Saturday, December 21, 2013

Skin Color: The Shame of Silence. Book Review.

Skin color matters.
If you think that in today's society, skin color is no longer an issue, you are probably still being white.
 History matters! At a conference for Christian groups to learn from Indigenous people about moving towards reconciliation and justice, one of the participants—a reverend of a church—later said to me, "I expected to be inspired! I expected to learn something new, something I hadn't heard before. Instead I was made to feel guilty and uncomfortable."
"If it has to be said over and over again, maybe that’s because people like you have yet to take responsibility for your inherited white skin privilege," I wanted to say. "Did you think you would come here not be challenged?" I replied instead.
The poor man was expecting great things of others and very little of himself!

This is an example of why we are nowhere near a just society for all.  It is why we need books such as Skin color: The shame of silence by Conrad P. Pritscher.
White people need white awareness education by white people.White people need to acknowledge their white skin privilege. White people need to be challenged and they need to challenge the deeply ingrained, deeply harmful belief of white supremacy that is ingrained in our culture.
This book helps white people talk to white people about white racism, “since people of color have been talking about these racial matters until they are “blue” in the face and it does not seem to make a dent in the institutionalized racism (white racism) that continues to exist in our society.”(23)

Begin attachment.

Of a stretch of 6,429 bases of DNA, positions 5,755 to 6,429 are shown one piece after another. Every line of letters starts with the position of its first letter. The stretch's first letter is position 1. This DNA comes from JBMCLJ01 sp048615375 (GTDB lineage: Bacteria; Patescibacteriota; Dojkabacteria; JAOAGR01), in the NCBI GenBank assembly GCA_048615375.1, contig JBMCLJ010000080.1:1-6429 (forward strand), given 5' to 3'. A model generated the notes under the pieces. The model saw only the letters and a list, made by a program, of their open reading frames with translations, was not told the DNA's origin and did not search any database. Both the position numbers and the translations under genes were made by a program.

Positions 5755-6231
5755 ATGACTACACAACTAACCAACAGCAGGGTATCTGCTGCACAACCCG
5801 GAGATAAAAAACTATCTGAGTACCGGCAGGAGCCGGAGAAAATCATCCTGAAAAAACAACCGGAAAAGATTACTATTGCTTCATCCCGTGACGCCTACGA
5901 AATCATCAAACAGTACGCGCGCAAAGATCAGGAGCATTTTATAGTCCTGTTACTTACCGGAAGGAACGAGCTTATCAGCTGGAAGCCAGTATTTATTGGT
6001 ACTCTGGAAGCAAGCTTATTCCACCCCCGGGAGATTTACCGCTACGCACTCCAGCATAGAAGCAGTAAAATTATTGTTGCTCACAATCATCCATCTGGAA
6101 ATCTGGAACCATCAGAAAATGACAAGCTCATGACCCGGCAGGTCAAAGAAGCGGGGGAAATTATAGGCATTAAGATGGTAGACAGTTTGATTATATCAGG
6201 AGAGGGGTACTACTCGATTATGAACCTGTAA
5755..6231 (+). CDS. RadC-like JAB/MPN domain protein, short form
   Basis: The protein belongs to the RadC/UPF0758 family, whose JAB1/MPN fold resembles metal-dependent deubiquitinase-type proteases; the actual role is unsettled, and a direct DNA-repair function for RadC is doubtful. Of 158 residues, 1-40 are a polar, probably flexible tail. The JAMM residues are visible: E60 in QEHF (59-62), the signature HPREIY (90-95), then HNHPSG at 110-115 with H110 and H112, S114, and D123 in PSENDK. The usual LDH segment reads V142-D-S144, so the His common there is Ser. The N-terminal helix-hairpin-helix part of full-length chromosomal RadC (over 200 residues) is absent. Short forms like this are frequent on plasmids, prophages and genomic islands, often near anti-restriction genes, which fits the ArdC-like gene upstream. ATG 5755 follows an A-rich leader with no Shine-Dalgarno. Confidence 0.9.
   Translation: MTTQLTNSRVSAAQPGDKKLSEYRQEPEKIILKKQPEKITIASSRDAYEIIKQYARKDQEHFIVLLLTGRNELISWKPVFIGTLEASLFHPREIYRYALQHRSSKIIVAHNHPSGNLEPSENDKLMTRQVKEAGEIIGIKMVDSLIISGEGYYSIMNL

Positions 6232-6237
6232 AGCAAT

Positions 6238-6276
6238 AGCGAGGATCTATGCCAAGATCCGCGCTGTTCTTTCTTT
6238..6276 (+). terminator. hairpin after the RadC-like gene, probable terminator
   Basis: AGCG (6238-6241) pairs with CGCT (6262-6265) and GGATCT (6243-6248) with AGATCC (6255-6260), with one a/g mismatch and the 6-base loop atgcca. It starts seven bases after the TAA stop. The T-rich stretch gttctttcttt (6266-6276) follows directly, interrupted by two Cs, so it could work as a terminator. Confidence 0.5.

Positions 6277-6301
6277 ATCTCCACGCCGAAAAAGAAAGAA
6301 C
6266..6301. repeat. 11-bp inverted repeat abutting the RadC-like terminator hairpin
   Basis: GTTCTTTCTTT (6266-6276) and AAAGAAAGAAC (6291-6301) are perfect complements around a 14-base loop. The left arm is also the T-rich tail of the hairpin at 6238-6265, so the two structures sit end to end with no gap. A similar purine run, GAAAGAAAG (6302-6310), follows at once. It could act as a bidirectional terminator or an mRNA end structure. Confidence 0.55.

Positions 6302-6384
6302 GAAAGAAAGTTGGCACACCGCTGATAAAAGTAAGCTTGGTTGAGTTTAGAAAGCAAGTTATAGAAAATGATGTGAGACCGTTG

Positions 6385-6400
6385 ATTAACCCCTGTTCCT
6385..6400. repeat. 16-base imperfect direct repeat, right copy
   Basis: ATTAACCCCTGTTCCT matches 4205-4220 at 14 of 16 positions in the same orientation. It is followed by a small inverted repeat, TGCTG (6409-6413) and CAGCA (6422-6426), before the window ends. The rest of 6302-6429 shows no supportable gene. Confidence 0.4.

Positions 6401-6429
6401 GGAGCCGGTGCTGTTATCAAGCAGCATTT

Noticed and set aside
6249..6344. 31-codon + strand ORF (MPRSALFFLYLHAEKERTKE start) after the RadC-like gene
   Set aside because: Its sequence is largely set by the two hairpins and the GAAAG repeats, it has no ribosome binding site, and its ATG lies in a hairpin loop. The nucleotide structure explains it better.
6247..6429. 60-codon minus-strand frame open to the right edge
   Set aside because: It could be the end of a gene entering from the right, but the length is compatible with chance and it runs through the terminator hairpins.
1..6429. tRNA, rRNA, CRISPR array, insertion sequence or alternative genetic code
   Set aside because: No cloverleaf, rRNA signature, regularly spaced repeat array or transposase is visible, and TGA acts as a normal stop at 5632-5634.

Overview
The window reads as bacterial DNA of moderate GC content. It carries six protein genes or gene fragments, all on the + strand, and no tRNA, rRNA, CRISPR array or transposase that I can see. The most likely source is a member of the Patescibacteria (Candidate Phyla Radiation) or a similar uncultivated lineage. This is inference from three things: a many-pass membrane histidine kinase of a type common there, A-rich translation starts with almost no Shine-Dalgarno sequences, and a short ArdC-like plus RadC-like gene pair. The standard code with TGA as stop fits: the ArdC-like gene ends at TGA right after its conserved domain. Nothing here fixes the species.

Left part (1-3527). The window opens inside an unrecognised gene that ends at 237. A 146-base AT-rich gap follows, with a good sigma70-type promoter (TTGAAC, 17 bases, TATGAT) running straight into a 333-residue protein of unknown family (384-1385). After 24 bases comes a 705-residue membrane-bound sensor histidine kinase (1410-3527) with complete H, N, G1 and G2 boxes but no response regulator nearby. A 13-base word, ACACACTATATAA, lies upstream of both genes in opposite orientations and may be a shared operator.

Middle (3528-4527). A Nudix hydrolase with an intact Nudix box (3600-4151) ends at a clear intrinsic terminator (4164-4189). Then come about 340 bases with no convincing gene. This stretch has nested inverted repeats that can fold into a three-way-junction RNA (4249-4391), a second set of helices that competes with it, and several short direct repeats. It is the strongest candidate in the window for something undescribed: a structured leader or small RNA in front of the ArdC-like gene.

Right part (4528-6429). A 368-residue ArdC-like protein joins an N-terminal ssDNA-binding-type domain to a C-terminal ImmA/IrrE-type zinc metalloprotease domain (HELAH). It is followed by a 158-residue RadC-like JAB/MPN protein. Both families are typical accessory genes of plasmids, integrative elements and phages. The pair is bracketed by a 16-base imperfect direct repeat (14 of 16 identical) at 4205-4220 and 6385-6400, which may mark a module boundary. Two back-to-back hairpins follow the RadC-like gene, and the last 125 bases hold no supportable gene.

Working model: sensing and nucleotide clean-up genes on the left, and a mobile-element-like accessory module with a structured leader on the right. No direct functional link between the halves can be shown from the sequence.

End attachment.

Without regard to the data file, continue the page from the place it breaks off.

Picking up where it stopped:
Pritscher defines himself as a recovering racist—‘recovering racist' implying that "although European Americans are often born and acculturated into a racist society, in a position of power and greater wealth because of their ancestry, they can recover from this societally inherited disease if they choose to by actively fighting the racism in themselves, as well as in the larger, institutionally racist society.

Not until we have higher levels of white awareness (by whites) will we have a noticeable reduction in racism.  Education is at the heart of how we can reduce racism and Pritscher’s writing is an offering of how to do so—in and out of school.
So before you protest loudly, “I’m white but I‘m not racist. I don’t need this book,’
I invite you to pause for a moment. If you are living your life blind to your white privilege, you are part of the problem.
Pritscher argues that if as an educator, you are not actively addressing issues of racism, then you are likely perpetuating racism: “If you are actively permitting the status quo, you are permitting racism period. The responsibility is yours to work towards racial justice.” (36).

It does not surprise me when Pritscher postulates that the demand for certainty in our society—to exist in comforting constraints—breeds and upholds attitudes of rigidity and inflexibility of mind.
He argues that currently, schooling provides conditions for the continuation of racism. He points out the connections that have been made between rigid thinking, (“closedness’), conformity and desire for predictability to heightened degrees of racism. He emphasizes that there is a strong link between "dogged and excessive obedience to authority" (which schools often cultivate) and a tendency towards racism.